NOTE that in order to get the most from gap it is essential to make sure that it is supplied, via the experiment files, with all the information it needs. (We are aware of programs from other groups that perform similar tasks to PREGAP but which create incomplete or incorrect experiment files and which hence lessen the usefulness of gap and so can increase the time taken to complete projects).

Gap inputs reading data stored in experiment files and stores them in its own database. The only other files required during a project are trace files from sequencing instruments, but these are not copied into the database. The experiment file for a reading should contain the name of the trace file from which it was derived and this name is copied into the database so that gap4 can read the trace whenever it is required.

The final result from a sequencing project is a consensus sequence and gap can write these in experiment file format, fasta format or staden format. Of course the whole database and all the trace files are also useful for future reference as they allow any queries about the accuracy of the sequence to be answered quickly.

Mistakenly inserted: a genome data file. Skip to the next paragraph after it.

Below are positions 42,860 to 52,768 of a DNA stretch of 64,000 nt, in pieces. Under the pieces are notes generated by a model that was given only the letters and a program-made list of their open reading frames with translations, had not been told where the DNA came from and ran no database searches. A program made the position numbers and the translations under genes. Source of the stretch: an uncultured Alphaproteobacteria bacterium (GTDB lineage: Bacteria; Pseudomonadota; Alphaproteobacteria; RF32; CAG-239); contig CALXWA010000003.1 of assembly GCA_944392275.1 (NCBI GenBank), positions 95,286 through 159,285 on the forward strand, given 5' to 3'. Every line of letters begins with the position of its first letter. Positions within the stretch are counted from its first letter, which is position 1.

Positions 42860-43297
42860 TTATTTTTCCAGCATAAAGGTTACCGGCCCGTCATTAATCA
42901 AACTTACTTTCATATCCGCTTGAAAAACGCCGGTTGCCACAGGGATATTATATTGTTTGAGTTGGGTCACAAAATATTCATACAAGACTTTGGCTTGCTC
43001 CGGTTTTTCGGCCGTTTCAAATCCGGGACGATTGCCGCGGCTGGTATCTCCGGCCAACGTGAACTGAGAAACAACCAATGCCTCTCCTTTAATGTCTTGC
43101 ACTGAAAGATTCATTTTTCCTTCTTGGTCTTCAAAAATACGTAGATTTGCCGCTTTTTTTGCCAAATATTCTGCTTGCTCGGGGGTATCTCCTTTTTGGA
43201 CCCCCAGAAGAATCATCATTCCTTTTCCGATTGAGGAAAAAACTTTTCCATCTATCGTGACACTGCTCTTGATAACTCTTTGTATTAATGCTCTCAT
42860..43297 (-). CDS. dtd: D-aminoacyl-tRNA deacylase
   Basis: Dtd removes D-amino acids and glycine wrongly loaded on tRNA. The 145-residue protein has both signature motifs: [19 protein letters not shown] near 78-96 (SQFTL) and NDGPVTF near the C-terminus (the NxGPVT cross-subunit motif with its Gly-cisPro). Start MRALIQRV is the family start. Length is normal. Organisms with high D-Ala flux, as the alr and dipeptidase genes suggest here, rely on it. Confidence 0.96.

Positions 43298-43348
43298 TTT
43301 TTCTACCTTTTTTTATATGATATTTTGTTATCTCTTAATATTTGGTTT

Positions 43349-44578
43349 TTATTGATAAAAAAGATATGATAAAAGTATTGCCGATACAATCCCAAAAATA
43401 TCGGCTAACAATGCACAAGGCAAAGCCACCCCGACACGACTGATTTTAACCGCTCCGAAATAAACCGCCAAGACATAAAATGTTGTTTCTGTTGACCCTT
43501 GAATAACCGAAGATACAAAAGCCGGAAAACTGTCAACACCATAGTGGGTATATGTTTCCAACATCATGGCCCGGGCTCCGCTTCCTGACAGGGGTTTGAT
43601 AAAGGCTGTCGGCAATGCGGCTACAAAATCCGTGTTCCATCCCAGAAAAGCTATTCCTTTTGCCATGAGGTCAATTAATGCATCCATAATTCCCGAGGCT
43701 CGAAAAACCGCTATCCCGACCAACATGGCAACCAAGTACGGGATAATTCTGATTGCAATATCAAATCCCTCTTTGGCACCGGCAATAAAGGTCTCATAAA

Readings are entered into the gap4 database using the assembly algorithms (see section Assembly Introduction). In general these algorithms will build the largest contigs they can by finding overlaps between the readings, however some, perhaps more doubtful, joins between contigs may be missed, and these can be revealed, checked and made using Find Internal Joins (see section Find Internal Joins) and Join Contigs (see section Editor joining). Other relationships between contigs can be revealed by analysing the positions and orientations of readings derived from the same template Show Templates (see section Template Display). Readings can be checked and edited using the Contig Editor (see section Editor introduction).